## The Astounding Power of Area

### 4.2 Garden Paths

Suppose \(100\) people walk down a garden path that leads to a fork. Those who turn left go to house A, those who turn right to house B. Assume that there is a \(50\%\) chance that a person will turn one way over the other.

In this set-up we’d expect, essentially, \(50\) people to end up at house A and \(50\) people at house B. The following diagram of one-hundred dots (for \(100\) people) depicts this outcome.

The number \(100\) here is immaterial. The point is that if a square is used to denote the entire population of people walking down the path, then half the area of the square, half the people, is designated by result A and the second half of the square with result B.

Playing with examples like these is fun!

** **

**EXAMPLE: ***Folk walk down the following system of paths. Use the square model to compute the fraction of people that end up at house A, at house B, and at house C. (Assume that at each fork equal numbers of people choose each direction.)*

** ****Answer**: At the first fork, a third of the people turn left, a third go straight, and a third turn right.

Of those that turn left, half go to house A and half go to house B.

All those who go straight, go to house B.

Of those who turn right, a third go to A, a third to B, and a third to C.

We have the picture:

We see now that the proportion of people that end up in house A is given as half of a third, that’s \(\dfrac{1}{6}\), plus a third of a third, that’s \(\dfrac{1}{9}\). This proportion is \(\dfrac{1}{6}+\dfrac{1}{9}=\dfrac{5}{18}\).

The proportion of people that end up in house B is \(\dfrac{1}{6}+\dfrac{1}{3}+\dfrac{1}{9}=\dfrac{11}{18}\).

The proportion of people that end up in house C is \(\dfrac{1}{9}=\dfrac{2}{18}\).

**Question**: Does it make sense that these three answers add to \(1\)?

** **

**EXERCISE: ***People walk down the following system of paths. Use the square model to compute the fraction of people that end up at each house. (Again assume that at each fork equal numbers of people choose each direction.)*

(Just so you have it, the answers are \(\dfrac{5}{18}\), \(\dfrac{6}{18}\), \(\dfrac{2}{18}\), and \(\dfrac{5}{18}\).)

Of course, in sending people down these garden paths, we’re really looking at the outcome of performing a probability experiment a large number of times.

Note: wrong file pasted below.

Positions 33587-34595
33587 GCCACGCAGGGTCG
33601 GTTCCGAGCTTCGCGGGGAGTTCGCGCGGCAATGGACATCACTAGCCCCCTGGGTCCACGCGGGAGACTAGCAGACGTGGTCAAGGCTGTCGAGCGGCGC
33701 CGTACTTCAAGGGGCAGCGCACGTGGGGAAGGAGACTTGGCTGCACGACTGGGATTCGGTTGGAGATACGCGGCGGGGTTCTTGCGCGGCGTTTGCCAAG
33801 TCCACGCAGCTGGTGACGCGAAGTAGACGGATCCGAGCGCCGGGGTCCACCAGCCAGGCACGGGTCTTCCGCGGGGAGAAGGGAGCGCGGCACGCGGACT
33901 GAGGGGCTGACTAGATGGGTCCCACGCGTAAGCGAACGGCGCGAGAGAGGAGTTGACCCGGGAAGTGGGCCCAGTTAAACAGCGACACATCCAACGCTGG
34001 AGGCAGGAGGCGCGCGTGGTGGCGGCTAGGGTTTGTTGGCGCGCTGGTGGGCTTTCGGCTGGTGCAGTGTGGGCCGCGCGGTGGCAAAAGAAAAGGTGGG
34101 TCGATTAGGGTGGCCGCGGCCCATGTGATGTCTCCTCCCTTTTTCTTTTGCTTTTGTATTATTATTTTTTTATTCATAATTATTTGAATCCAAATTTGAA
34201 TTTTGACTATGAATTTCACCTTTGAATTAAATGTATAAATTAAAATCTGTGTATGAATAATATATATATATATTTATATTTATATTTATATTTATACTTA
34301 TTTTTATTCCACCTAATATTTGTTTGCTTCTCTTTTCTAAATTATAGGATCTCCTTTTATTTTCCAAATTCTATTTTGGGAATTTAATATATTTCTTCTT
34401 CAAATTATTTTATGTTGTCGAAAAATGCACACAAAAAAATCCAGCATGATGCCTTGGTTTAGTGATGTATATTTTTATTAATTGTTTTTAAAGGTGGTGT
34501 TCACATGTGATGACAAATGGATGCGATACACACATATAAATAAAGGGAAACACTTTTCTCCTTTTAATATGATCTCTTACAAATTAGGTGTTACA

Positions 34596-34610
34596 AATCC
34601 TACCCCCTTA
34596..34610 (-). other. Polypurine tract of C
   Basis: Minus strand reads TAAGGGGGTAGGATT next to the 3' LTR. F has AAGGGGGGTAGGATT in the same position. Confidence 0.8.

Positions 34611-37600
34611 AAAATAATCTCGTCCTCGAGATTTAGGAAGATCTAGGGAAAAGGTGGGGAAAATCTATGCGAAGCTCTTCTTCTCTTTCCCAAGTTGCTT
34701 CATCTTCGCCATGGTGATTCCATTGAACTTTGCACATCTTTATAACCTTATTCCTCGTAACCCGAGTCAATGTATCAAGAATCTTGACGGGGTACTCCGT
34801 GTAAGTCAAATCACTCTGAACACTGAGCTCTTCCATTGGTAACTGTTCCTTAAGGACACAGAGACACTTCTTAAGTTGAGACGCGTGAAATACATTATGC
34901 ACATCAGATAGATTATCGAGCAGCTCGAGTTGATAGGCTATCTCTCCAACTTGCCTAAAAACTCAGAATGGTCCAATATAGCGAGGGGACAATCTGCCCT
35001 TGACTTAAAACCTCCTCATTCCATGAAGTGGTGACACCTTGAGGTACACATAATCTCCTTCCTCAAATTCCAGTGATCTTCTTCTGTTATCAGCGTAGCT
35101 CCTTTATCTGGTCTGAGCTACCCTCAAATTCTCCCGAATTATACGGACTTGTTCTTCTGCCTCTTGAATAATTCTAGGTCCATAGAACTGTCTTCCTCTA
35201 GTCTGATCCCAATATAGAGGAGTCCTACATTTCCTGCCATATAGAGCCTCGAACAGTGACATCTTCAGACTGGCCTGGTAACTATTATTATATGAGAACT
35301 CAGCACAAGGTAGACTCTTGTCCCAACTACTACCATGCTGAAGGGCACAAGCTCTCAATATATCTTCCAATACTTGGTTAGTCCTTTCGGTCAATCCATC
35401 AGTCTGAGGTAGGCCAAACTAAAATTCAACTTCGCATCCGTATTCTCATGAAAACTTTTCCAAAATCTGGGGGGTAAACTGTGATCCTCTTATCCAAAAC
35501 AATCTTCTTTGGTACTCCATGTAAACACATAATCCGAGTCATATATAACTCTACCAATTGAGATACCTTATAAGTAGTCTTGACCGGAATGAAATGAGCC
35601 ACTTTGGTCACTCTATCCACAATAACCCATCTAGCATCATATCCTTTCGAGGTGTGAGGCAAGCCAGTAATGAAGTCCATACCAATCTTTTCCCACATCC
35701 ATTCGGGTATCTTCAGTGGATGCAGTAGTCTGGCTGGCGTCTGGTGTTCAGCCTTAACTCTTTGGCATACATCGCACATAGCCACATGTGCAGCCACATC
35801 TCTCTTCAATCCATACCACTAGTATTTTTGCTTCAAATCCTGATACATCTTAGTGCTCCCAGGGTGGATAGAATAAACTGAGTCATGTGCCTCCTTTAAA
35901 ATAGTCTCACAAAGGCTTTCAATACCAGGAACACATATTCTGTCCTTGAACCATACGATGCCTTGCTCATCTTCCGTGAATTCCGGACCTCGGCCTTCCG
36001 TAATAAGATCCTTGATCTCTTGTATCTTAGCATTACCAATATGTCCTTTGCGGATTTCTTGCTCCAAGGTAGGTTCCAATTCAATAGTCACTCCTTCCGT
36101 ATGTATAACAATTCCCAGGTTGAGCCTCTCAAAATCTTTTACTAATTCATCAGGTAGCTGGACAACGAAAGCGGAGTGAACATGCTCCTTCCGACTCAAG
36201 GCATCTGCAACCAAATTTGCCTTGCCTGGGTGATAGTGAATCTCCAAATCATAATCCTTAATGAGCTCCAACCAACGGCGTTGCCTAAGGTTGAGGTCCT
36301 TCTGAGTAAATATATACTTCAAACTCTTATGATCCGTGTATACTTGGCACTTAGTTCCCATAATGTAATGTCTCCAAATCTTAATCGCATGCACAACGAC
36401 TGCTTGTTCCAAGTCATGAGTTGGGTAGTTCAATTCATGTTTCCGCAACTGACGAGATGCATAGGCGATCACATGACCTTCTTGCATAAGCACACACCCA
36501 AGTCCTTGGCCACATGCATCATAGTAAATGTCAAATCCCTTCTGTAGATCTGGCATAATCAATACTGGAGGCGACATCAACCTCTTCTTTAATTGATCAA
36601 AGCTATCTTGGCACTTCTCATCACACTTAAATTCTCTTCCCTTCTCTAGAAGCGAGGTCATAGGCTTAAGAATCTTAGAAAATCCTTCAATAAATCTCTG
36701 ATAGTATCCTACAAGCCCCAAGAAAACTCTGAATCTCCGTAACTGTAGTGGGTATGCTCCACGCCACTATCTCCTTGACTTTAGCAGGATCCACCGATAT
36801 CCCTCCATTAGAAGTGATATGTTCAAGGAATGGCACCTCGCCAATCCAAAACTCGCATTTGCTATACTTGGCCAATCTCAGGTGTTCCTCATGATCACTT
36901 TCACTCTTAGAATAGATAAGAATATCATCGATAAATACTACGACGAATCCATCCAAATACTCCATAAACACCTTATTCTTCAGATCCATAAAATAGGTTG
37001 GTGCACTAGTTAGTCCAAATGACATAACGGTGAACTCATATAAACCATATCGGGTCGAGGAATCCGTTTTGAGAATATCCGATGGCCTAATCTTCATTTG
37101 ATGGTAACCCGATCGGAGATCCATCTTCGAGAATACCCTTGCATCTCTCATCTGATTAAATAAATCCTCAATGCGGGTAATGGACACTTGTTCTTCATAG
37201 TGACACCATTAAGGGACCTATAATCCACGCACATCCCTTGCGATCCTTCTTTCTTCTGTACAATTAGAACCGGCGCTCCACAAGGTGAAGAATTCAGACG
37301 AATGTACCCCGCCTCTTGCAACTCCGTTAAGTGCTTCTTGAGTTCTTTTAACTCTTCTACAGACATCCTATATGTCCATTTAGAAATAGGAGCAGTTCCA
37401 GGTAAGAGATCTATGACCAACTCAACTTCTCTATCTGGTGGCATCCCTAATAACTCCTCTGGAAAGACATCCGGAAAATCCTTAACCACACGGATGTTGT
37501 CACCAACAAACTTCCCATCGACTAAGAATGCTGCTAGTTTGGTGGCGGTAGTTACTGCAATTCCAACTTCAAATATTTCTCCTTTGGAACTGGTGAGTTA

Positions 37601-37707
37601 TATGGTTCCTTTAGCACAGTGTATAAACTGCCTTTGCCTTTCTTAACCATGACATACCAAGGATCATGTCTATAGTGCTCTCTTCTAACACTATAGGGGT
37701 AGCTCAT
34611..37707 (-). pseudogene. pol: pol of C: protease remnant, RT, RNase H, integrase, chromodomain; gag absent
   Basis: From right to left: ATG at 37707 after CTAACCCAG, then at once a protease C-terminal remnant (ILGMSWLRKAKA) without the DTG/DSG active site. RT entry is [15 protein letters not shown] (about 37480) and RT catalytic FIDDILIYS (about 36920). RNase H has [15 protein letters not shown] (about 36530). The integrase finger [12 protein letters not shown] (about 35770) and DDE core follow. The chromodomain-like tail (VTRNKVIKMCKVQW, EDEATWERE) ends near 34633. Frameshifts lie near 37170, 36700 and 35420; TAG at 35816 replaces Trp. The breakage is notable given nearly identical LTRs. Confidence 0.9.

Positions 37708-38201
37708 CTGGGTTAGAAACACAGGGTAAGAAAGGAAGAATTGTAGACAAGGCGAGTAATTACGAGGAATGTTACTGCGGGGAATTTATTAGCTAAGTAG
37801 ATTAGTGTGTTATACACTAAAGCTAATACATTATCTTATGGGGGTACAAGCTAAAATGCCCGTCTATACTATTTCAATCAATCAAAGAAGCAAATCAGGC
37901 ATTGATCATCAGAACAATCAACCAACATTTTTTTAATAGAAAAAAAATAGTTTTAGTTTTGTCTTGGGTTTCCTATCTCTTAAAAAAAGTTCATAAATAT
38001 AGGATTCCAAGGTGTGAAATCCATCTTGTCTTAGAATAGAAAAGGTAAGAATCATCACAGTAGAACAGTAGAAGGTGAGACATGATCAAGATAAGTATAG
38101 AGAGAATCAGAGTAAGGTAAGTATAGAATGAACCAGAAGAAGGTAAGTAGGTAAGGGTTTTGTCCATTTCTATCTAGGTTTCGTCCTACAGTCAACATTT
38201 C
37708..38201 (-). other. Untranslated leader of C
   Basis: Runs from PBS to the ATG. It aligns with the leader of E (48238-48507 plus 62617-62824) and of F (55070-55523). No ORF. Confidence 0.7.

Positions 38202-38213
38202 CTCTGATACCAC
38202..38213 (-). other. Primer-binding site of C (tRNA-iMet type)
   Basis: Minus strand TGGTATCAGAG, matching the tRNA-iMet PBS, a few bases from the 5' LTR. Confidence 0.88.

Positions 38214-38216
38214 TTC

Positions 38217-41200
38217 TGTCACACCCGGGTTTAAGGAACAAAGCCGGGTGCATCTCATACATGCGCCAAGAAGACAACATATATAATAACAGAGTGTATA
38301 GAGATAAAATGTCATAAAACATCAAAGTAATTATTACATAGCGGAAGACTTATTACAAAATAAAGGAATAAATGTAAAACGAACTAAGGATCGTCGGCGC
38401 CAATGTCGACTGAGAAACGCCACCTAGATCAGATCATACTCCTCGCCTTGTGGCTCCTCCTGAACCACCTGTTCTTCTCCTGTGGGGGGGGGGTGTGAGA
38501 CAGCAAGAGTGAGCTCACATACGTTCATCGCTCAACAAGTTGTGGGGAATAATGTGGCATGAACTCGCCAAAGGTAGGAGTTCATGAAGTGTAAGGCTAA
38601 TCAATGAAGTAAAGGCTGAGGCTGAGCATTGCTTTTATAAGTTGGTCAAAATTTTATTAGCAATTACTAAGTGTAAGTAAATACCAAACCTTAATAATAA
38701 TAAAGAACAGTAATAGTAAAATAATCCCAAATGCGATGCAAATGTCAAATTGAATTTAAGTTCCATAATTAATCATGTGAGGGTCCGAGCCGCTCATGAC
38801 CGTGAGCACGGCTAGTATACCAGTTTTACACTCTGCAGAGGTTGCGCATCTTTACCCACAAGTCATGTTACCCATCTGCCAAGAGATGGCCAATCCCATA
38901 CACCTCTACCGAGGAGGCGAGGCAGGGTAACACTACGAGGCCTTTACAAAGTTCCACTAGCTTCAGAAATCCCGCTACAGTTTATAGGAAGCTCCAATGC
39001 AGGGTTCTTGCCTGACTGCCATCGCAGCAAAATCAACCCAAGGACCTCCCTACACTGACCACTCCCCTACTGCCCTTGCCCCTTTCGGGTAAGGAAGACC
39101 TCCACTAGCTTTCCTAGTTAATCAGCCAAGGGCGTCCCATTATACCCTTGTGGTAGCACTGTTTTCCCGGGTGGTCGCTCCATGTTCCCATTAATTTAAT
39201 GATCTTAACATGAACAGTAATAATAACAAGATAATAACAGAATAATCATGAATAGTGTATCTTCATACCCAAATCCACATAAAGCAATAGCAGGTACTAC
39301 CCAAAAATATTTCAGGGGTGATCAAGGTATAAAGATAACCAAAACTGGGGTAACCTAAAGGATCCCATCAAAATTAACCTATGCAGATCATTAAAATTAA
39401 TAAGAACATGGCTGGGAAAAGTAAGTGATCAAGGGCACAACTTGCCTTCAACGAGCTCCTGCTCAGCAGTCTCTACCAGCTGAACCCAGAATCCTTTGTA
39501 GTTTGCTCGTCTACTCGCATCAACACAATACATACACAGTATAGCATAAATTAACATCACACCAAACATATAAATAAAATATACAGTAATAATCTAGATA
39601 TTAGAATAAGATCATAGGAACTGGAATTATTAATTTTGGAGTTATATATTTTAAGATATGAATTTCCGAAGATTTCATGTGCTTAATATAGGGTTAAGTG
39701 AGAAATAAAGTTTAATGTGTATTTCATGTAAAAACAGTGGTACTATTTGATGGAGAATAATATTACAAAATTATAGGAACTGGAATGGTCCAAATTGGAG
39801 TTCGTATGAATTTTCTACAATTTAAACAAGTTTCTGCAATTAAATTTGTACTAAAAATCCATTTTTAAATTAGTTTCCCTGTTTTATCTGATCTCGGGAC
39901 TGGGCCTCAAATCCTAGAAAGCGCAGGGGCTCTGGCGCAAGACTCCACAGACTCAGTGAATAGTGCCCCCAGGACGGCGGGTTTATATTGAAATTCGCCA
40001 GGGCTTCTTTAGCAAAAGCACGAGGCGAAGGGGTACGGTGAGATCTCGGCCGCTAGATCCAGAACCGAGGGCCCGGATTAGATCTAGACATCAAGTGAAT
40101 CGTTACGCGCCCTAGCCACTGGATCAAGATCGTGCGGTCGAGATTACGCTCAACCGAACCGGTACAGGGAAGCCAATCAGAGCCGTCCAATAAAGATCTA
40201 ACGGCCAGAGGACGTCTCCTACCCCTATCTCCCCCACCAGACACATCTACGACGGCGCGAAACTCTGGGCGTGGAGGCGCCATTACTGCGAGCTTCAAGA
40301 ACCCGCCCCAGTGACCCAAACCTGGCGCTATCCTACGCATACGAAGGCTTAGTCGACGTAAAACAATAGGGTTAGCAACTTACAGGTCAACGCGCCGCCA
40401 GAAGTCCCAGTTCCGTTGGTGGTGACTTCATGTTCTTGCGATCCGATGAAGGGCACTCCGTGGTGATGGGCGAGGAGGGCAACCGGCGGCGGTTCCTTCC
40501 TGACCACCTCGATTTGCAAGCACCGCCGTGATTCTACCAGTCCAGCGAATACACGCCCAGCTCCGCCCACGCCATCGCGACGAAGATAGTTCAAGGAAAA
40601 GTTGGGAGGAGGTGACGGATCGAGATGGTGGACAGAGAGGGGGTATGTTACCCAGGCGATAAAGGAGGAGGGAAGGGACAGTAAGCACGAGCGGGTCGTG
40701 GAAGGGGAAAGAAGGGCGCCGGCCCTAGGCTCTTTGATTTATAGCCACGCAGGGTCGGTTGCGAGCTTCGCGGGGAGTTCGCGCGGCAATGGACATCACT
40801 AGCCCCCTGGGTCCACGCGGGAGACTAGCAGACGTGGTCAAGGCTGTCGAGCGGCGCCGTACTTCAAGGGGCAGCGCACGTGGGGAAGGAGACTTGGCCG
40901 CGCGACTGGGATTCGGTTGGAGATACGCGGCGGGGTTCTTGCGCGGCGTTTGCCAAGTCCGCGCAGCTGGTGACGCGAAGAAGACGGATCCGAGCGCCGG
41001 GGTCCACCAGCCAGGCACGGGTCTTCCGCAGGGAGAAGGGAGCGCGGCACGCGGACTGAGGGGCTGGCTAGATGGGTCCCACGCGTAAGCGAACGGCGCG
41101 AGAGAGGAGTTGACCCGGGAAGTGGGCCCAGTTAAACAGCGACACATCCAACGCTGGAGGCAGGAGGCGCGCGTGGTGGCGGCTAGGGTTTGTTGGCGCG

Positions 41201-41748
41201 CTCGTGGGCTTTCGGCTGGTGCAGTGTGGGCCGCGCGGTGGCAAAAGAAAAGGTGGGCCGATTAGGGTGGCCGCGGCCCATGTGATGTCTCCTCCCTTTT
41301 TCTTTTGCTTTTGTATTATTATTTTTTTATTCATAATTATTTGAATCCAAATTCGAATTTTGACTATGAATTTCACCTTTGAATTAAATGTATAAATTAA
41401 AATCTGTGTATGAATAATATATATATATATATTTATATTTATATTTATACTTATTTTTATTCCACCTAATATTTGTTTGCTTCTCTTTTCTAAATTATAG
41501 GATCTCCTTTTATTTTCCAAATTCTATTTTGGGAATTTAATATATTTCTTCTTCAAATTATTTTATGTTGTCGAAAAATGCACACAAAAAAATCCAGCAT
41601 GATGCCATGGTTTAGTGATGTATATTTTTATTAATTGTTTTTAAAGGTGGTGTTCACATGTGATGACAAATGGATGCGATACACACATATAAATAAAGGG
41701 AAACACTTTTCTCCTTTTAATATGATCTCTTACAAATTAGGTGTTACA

**EXAMPLE**:* I roll a die and then toss a coin. What are the chances of seeing an even number followed by a head?*

**Answer**: Think of this as a path-walking problem with two houses labeled “WANT” and “DON’T WANT.” The forks in the road represent the options that can occur (each, with \(50\%\) chance of occurring).

This leads to the square model diagram:

We see that the desired outcome represents one quarter (half of a half) of the square. Thus \(p(\) Even and then Head\( )=\dfrac{1}{4}\).

**EXAMPLE**:* I toss a quarter, then I toss a dime, and then I roll a die. What are the chances of receiving a head, then a head, and then a \(5\) or a \(6\)?*

**Answer**: Here’s the garden path.

This gives the square model:

We have

\(p(\) Head and then Head and then \(\{5 or 6\} ) = \dfrac{2}{6}\) of \(\dfrac{1}{2}\) of \(\dfrac{1}{2}\) the square

\(=\dfrac{2}{6}\times\dfrac{1}{2}\times\dfrac{1}{2}=\dfrac{1}{12}\).

Each of the fractions appearing in the product of the answer is a fraction corresponding to the probability of a desired outcome in one of the individual actions: \(\dfrac{2}{6}\) is the probability of rolling a five or a six with the die, \(\dfrac{1}{2}\) is the probability of flipping a head with the dime, and \(\dfrac{1}{2}\) is the probability of flipping a head with the quarter.

The area model shows that the final answer is a fraction given by a fraction of a fraction of a fraction of the entire square, that is, the product of these fractions.

In general:

**MULTIPLICATION PRINCIPLE IN PROBABILITY THEORY: Special Version**

*If one performs one action and hopes to receive outcome \(A\) and then performs a second, completely unrelated, action and hopes to receive outcome \(B\), then the probability of seeing \(A\) and then \(B\) is the product of the individual probabilities. That is*

*\(p( A\) and then \(B ) = p(A) \times p(B)\) **for independent actions.*

* *

The garden path model shows this: \(p ( A\) and then \(B )\) is seen as a fraction of a fraction of the area of a square.

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